FT. LAUDERDALE, FL. Meeting the 2010 emissions standards won’t be easy and will add more costs to commercial trucks, but it won’t be as detrimental as many fleets might think. In fact, it may actually boost fuel economy.
“We’re going to be using the same engine designs and diesel particulate filters [DPFs] in use now to meet the ’07 levels, so there won’t be any changes there,” said Ed Saxman, product manager-drivetrain for Volvo Trucks North America, during an engine manufacturers’ panel at PHH FirstFleet’s annual fleet management conference here yesterday.
“What is going to change is that we’re going to add an SCR [selective catalytic reduction] system to reduce NOx [oxides of nitrogen] emissions,” he noted. “While it’s still premature to talk about costs— more sensors and hardware will be required— it really isn’t complicated or even new technology. We’re already using it on many of our engines in Europe.”
Saxman said SCR works by injecting a mist of urea – a liquid compound composed of 34% ammonia and 66% water – into the truck’s exhaust stream, to convert NOx emissions into water vapor. He noted the entire SCR system, including the wiring, hoses, and urea container, wouldn’t be much larger than the DPFs currently in use.
“We don’t need a huge amount of urea either,” said Tim Tindall, director of component sales for Detroit Diesel Corp. (DDC) “Roughly for every 100 gallons of diesel fuel, you’ll only need one gallon of urea. We’re planning for a four or five gallon urea tank, which would add about 50 or 60 lbs to the truck.”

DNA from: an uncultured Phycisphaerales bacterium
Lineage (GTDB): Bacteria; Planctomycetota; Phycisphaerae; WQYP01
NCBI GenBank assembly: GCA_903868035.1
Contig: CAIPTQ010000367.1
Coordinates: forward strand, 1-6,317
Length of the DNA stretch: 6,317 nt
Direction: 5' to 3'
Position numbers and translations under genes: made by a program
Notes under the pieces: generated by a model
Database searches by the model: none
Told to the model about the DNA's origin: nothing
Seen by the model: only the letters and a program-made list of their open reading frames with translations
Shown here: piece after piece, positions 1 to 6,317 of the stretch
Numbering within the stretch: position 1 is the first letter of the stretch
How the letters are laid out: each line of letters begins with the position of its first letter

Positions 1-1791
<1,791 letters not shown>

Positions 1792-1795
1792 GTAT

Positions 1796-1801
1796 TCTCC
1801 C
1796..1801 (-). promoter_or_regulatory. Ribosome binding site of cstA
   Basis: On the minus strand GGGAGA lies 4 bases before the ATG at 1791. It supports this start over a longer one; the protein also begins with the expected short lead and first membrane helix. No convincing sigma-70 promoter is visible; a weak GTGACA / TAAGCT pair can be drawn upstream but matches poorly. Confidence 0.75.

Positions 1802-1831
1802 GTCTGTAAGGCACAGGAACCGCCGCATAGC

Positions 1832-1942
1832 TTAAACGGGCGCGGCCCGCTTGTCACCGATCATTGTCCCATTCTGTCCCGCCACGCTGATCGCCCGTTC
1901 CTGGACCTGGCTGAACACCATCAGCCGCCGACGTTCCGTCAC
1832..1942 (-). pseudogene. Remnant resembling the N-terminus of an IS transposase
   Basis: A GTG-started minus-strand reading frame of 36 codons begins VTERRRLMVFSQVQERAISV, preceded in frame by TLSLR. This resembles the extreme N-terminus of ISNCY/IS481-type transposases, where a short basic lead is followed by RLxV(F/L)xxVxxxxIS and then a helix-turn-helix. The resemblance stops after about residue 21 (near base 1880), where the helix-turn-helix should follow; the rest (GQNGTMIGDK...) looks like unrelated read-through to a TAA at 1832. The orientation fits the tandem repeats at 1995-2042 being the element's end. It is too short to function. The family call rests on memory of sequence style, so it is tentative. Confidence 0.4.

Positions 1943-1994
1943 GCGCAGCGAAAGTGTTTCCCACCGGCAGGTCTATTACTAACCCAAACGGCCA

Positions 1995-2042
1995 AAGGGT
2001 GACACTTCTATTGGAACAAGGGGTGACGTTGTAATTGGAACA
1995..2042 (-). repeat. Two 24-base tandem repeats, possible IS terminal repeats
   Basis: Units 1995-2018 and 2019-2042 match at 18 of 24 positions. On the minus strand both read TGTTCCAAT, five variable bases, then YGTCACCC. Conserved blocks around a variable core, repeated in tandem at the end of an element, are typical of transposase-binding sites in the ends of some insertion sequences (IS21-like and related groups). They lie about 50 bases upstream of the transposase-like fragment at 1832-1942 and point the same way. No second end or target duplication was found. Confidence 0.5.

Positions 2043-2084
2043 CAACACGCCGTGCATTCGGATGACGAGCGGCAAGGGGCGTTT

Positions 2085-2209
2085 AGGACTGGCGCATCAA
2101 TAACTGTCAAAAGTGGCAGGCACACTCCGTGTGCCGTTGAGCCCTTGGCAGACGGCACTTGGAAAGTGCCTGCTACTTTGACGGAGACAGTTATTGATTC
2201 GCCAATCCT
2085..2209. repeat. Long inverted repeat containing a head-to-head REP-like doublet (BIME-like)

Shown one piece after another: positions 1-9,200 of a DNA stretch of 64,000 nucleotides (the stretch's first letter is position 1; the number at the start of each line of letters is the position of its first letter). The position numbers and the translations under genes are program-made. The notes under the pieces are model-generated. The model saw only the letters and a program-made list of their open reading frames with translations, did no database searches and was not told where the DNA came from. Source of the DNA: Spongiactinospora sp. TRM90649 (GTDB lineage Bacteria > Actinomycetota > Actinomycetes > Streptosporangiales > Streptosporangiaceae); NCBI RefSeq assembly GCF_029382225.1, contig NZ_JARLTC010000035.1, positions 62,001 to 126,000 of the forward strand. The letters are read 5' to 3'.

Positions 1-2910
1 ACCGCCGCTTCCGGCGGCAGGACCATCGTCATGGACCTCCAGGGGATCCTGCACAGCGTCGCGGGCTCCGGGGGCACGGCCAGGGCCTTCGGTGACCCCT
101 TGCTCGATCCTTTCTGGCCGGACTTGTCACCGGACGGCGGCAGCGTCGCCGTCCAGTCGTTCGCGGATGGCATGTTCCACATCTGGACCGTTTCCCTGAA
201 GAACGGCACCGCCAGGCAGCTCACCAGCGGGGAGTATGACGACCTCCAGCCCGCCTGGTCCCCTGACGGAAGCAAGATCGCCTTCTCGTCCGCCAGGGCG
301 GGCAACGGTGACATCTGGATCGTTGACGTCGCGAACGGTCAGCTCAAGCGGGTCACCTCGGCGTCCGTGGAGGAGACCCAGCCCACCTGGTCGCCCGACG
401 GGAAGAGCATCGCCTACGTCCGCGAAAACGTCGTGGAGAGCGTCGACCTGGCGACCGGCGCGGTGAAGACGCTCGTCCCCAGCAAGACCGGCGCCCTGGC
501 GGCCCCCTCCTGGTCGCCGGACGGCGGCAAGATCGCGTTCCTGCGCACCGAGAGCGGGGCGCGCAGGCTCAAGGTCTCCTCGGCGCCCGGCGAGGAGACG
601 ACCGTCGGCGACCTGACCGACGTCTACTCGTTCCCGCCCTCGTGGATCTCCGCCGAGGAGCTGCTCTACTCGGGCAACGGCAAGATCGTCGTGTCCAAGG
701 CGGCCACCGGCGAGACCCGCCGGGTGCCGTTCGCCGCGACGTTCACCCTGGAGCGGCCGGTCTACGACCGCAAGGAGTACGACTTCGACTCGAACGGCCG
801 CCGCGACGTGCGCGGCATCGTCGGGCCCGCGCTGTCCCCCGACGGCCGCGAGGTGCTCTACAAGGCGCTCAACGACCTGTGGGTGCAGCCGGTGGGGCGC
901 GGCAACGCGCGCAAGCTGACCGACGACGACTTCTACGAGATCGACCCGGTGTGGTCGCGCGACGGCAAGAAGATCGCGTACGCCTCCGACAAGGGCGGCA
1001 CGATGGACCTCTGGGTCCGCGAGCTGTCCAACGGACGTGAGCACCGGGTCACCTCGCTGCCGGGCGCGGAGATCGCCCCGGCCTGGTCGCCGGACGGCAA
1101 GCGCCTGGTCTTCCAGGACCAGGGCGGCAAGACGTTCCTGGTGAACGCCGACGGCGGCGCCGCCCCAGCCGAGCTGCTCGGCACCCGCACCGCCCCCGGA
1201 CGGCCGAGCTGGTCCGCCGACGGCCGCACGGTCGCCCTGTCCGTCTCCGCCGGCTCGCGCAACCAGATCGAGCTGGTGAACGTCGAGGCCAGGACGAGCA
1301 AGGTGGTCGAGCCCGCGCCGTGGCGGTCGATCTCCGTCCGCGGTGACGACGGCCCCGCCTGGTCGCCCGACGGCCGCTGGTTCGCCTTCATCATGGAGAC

Saxman added that distribution of urea would be simple, too. He expects 2.6-liter bottles of the substance will be sold in truckstops so drivers can keep their urea tanks topped off.
Both Volvo and DDC are planning to use SCR on their 2010 engines and are already deep into testing prototype SCR systems. Caterpillar, according to district manager Eric Arnold, is still debating whether to use SCR or NOx adsorbers. A final decision is expected to be made by mid-April of this year.
The best thing about SCR, noted Saxman, is it may help engines makers substantially improve fuel economy. “The great thing about SCR is that you can tune it to handle higher emissions of NOx easily– meaning you can relax the NOx controls on the engine, letting NOx get cleaned up in the exhaust stream,” he said. “Right now, we’re looking at up to a 5% increase in fuel economy by using SCR– but this is only the beginning.”
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